Study under review: Effect of a high-egg diet on cardiometabolic risk factors in people with type 2 diabetes: the Diabetes and Egg (DIABEGG) Study—randomized weight-loss and follow-up phase
The U.S. Dietary Guidelines do not lay out recommendations for egg consumption and acknowledge that dietary cholesterol (about 200 milligrams in one large egg) is not a nutrient that people should be worrying about. Similarly, the American Diabetes Association lists whole eggs as an acceptable source of dietary protein without any apparent recommendations for intake levels. Yet, both Healthline and the Diabetes Council state that egg consumption should be limited to about three eggs per week.
Can eating more than three eggs per week when you have type II diabetes really be a health risk, though?
A recent observational study following over 9,000 Korean adults reported that a significant association existed between egg consumption and an increased risk of heart disease in people with type II diabetes — a 2.8-fold greater risk among people who ate about four eggs per week compared to those who ate close to none. On the other hand, the PREDIMED study reported no significant association between heart disease and egg consumption in over 7,000 participants, regardless of whether a participant had diabetes or not.
One meta-analysis of five observational studies suggested that eating more than one egg per week was associated with increased heart disease death rates among people with diabetes, compared to eating less than one egg per week. However, a subsequent systematic review suggested that these studies did not adequately adjust for confounding variables, such as other dietary components.
Long, long ago, in an Study Deep Dives issue you may have forgotten (Study Deep Dives #7), we analyzed preliminary findings from the Diabetes and Egg (DIABEGG) study, which looked at how eating two eggs per day, six days per week, affected blood lipids, glycemic control, inflammation, and body composition during a three-month invention in people with type II diabetes and prediabetes. Eating eggs had no effect on any outcome, a finding also shared by other randomized controlled trials.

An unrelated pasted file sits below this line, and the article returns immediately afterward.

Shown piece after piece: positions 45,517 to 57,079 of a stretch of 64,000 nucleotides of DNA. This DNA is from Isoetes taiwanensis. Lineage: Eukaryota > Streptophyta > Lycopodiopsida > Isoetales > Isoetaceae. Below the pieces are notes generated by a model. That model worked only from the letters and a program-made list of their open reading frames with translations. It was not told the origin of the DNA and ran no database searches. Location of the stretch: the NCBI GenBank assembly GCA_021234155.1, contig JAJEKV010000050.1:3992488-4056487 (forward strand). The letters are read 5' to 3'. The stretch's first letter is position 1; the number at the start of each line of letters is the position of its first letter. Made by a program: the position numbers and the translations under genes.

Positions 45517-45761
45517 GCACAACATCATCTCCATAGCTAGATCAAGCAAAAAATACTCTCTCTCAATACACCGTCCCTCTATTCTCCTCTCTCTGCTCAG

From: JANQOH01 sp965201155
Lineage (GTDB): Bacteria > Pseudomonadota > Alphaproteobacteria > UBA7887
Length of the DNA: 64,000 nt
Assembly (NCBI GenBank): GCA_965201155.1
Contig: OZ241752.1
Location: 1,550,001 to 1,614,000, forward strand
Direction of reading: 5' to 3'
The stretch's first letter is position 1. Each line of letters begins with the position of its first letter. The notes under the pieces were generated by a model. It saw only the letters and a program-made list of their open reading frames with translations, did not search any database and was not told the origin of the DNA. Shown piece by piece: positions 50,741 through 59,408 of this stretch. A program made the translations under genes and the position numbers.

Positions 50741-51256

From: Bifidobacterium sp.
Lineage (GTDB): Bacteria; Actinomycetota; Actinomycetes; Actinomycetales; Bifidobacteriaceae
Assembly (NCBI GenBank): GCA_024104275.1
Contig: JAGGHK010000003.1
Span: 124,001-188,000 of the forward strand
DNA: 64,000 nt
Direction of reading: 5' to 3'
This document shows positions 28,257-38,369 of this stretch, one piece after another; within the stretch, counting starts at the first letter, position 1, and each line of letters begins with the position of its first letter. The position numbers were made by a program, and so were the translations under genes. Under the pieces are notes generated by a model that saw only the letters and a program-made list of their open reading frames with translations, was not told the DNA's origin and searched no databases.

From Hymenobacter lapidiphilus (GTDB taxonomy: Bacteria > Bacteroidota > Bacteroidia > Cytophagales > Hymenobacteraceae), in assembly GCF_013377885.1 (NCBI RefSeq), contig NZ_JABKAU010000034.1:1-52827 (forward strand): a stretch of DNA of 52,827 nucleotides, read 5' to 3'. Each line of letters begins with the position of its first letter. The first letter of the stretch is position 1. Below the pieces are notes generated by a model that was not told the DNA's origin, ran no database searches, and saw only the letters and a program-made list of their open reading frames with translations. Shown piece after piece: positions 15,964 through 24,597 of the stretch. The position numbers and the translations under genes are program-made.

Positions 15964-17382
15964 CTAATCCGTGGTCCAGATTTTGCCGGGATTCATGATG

However, a primary limitation with all interventions to date is that they are relatively short, lasting no more than several months. At least, until now. The study under review is the final publication of the DIABEGG study, looking at changes in heart disease risk factors over an entire year, making it the longest trial to date investigating the effects of egg consumption in people with type II diabetes.
Guidelines for egg consumption vary for people with type II diabetes, with some authorities having no guidelines and others saying to limit consumption to about three per week. However, controlled trials investigating the health effects of egg consumption in people with diabetes are relatively short, lasting no more than several months. The study under review is the longest egg intervention study to date, clocking in at one year.
Other Articles in Issue #43 (May 2018)
Whose performance benefits from nitrate supplementation?
The literature examining nitrates’ effects on performance is mixed. Part of the reason for the discrepancy may come down to training status
The misunderstood noodle
Does pasta pack on the pounds? This meta-analysis aimed to find out.
Interview: Andrew Vigotsky
In this interview with biomedical engineering PhD candidate Andrew Vigotsky, we talk biomechanics and the state of sports science research.
Does caloric restriction really make you live longer?
Two major hypothetical mechanisms of aging were put to the test in this human trial, the latest from the CALERIE project.
Interview: Lara Hyde, PhD
We chat with the creator and host of Nourishable about nutritional epigenomics and epigenetics, as well as the nuances of communicating science to the public.
Do vegetarians lack CCC insurance? A look into creatine, carnitine, and carnosine in vegetarian diets
These three molecules play an important role in sports performance. This trial is the longest interventional study to date looking at how switching to a lacto-ovo-vegetarian diet impacts them.
Does whey supplementation help muscle function recover after lifting?
In this review, we cover the first meta-analysis examining whey protein’s impact on muscle function recovery after resistance training.